These do not have to be for a product or a manufacturing process.  Delays, defects and deviations happen in every business including service-based businesses.  Take an HVAC and plumbing company:

  • Delays can be late arrivals for appointments.
  • Defects could be dissatisfied customer visits or a problem not solved.
  • Deviations could be not following through on a standard customer interaction process.

Every one of these can be quantified and some level of over, or under, performance can correlate to a dollar or budget impact.

And so on.  You get the idea.  These are measurable goals.  The goal -setting process will help you better understand your company, too.

For more information about how to finish the year strong, please reach out to us.  We’d love to hear from you.

The New Paradigm Advisors team

Finish Strong: Our Next Workshop

While our theme through the end of the year in this space is finishing strong, we do have a real-time event coming up this week that builds on that theme and could be of real value to you.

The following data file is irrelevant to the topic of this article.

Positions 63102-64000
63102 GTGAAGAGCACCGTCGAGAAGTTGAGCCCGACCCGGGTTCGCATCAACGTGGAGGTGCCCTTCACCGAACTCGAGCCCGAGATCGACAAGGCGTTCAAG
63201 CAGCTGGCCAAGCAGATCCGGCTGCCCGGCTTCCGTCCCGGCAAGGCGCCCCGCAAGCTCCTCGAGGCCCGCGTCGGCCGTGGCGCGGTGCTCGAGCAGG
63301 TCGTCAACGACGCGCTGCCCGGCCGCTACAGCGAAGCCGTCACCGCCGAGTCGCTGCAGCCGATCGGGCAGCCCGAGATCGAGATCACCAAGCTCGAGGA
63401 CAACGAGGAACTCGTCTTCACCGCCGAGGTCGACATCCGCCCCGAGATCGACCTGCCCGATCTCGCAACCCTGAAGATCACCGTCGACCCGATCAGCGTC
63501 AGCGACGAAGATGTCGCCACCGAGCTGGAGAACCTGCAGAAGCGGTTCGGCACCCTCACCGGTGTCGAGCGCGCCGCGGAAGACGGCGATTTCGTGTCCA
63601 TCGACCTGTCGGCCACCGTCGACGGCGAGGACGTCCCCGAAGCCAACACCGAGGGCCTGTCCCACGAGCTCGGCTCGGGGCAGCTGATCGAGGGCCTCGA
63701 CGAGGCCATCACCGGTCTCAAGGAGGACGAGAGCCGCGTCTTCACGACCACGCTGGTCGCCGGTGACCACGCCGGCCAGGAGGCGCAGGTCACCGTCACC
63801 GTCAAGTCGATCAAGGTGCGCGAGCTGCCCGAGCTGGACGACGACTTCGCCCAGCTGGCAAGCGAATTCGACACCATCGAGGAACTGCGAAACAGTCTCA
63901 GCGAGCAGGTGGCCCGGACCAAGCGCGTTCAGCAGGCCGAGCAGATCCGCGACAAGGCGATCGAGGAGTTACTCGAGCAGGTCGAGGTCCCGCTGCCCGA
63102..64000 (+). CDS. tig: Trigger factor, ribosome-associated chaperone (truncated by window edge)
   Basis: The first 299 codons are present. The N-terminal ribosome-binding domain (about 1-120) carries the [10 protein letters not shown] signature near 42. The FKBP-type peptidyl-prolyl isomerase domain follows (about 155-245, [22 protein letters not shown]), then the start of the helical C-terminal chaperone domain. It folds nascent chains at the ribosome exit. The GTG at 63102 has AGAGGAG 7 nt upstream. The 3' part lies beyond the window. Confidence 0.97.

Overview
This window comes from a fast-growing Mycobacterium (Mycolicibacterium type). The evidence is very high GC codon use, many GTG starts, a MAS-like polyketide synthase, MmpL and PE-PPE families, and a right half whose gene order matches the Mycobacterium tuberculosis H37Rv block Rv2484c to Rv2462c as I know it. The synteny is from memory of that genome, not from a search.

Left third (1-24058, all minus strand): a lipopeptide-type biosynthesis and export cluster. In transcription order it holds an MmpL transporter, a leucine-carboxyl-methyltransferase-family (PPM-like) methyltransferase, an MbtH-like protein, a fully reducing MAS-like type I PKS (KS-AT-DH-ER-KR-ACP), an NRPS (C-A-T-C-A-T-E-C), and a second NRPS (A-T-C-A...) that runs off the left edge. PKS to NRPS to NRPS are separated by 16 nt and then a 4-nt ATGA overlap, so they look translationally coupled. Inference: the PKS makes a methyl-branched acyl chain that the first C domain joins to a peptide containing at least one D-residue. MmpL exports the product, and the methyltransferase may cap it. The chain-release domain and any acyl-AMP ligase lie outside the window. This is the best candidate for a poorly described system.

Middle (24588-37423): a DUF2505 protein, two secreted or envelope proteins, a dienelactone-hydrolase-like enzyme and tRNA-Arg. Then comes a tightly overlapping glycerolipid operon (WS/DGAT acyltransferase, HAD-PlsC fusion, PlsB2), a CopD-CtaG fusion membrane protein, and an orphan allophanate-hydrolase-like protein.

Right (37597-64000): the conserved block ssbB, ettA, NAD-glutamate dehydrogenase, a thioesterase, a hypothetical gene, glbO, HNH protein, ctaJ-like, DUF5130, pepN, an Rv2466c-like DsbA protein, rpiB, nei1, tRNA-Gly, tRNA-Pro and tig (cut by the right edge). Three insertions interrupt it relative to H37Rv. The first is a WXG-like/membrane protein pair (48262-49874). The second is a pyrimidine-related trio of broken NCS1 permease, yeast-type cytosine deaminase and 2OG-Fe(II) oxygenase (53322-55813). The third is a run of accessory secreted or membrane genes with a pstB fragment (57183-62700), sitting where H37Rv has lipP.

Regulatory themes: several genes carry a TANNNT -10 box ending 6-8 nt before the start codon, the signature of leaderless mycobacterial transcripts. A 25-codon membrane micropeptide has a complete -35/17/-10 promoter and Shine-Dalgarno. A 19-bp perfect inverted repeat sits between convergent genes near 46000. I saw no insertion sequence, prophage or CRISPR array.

Beside, hearing from a real, live person and interacting with others with similar challenges with their businesses might be a good use of your time, right?

On Wednesday, November 20, our team will assemble to present a 2-hour workshop on how to finish the year strong.  Taking pages from their experiences with EOS (the Entrepreneurial Operating System) and Strengths, Michael Visentine and Nancy Canada will walk attendees through a program that will result in a tangible plan.

In this session you will learn:

  • How to set goals that are both measurable and achievable.
  • What to assign to whom on your team once the goals are set.
  • Who on your team is going to be asked to do what.
  • How to determine the schedule of events and activities.
  • How to get buy-in from your team.

At the end of the session you will have a working set of tools that will allow you to set and manage your goals for the end of the year so you can finish strong.  And that in itself will make 2020 all that much brighter.

The workshop details: